On Writing: How to Deal With Rejection

I got the first truly negative critique of my crime writing contest entry, More Deaths Than One, and it was savage. I emailed the guy, a POD publisher, and told him I appreciated his honesty, then it dawned on me his critique was no more honest than the ones from people who gave me great reviews hoping for a great review in return.

Though this was a comment left on an online contest entry and not strictly a rejection letter, it is basically the same thing. So how do we deal with rejection? After we calm down, we go through the critique line by line and see if it makes any valid points. (If you are interested in reading the chapter in question, you can find it at ptbertram.gather.com or off to the right under My First Chapters.)

This is what the publisher had to say:

“A lot of great comments, Pat, but I couldn’t get past the tenth paragraph. The opening scene just doesn’t compel me to continue reading. There are way too many pronouns, so much that the characters begin to appear as paper thin quite quickly. While there is probably a great deal to this story to warrant all the kudos this chapter has generated, I look at it as I would any submission I read, and my feeling is that the bookstore owners who read the first page are going to feel the same way. A first chapter has to bite the reader by the scruff of the neck and not let go. A mundane scene in a diner doesn’t do that. It doesn’t have to be over the top, but it has to fill the reader with the wonderment of the story.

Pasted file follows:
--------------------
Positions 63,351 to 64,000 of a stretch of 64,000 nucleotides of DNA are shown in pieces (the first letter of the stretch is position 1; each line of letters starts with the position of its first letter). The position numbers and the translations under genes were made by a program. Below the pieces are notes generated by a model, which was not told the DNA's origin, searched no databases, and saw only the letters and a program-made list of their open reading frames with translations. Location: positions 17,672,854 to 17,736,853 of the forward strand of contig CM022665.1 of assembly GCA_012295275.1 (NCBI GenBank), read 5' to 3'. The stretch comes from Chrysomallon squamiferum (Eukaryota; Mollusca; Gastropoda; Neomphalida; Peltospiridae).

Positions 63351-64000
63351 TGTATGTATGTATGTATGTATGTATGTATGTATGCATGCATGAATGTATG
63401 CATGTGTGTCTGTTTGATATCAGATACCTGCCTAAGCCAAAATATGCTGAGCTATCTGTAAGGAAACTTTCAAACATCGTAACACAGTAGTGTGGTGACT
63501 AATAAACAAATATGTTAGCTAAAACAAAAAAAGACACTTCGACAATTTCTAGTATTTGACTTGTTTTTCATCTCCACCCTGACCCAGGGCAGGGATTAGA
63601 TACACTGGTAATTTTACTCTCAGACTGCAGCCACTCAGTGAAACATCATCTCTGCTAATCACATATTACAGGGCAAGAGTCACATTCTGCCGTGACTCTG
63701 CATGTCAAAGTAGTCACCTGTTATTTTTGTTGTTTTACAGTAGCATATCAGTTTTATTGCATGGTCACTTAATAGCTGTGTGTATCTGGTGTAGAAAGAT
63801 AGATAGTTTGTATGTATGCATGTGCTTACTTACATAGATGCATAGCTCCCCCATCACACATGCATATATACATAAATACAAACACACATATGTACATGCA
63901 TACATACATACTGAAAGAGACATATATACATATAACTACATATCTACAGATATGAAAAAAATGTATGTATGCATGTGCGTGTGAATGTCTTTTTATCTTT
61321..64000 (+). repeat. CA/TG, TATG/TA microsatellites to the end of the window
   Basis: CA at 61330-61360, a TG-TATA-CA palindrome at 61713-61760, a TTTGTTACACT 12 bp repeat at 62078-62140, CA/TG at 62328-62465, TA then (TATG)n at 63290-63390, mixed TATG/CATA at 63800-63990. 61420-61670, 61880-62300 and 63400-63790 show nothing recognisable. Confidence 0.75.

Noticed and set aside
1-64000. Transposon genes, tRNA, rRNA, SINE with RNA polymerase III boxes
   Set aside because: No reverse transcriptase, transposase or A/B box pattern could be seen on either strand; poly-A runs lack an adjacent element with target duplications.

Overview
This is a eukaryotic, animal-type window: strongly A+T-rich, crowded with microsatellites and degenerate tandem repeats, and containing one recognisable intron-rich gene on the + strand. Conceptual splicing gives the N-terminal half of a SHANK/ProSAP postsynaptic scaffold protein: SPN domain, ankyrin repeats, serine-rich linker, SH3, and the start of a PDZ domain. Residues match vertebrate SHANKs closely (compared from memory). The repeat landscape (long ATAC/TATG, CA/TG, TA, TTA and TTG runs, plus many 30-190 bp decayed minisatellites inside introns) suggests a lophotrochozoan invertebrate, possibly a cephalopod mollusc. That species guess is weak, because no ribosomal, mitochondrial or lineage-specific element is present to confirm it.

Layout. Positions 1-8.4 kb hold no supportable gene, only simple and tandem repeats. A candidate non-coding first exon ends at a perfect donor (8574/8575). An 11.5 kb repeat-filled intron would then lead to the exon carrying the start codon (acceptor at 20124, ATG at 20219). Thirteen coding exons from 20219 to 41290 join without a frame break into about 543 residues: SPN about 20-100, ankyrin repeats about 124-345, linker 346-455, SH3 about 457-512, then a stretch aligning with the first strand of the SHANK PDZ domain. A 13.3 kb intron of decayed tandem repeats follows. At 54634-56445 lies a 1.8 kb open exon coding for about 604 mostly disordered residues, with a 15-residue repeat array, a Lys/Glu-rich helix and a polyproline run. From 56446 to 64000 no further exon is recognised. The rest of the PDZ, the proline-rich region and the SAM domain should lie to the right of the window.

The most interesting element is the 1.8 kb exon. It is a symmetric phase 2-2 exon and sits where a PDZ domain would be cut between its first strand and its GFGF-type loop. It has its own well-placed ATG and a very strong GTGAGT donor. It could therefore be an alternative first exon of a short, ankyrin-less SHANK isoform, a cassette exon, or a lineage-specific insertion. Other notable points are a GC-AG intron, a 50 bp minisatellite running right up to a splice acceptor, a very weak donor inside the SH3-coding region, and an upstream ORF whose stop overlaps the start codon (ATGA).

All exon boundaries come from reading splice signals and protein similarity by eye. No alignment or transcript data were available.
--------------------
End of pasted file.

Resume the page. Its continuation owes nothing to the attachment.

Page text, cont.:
“So, I went back and read the entire chapter, feeling that if everyone else thought it was great, I was missing something. I didn’t see the writing get any better, to be frank. In fact, the diner scene was the most interesting. The story focuses on the embezzlement part of the story, which seemed like a fair hook to start a mystery, and you throw in the one little sentence about the disembodied hand in the culvert, with apparently enough evidence to indicate that the victim was tortured. The cemetery scene was so devoid of description that I didn’t really catch on the first time through that it was a cemetery scene. I am not even sure what the heck happened after the cemetery scene, which ended rather abruptly. As it is the key scene in the story, having read your description in your spam asking me to read this story, I am a bit disappointed that the key elements of this mystery were given so flimsily and without impact.

“The only question I am left with is the question that never gets answered: What about the boyfriend who embezzles from his own business? This was the only compelling point in the entire chapter.

“I would make this first chapter entirely in the diner, and leave the cemetery scene for its own Chapter 2, with full descriptive imagery. Let the diner scene twist entirely around the opening question of the boyfriend’s embezzlement and the headline of the disembodied hand. Then, as the chapter has given us an understanding of these characters, and Bob’s indifference to the two crimes at the center of the reader’s attention, he finds the obituary, and waitress he is beginning to care less and less about gives him so many questions that he can ‘t answer about the obituary, and maybe even offers to help him figure it out if Bob helps her catch her boyfriend in the act of embezzling.

“But told with enough description and detail, and with enough characterization tags that everything is not He and She and It, the concept is intriguing enough to hang a story on. If it involves too much “Twilight Zonery,” I would not regard it as a story for the crime fiction genre. If it works out that there are imposters, or perhaps Bob is not the man he thinks he is, this has some prime potential as a crime story. If it works out that this is more in the genre of a ghost story, I would again expect it to fall into a different genre. However, as it stands, I would not be reading beyond this chapter to find out.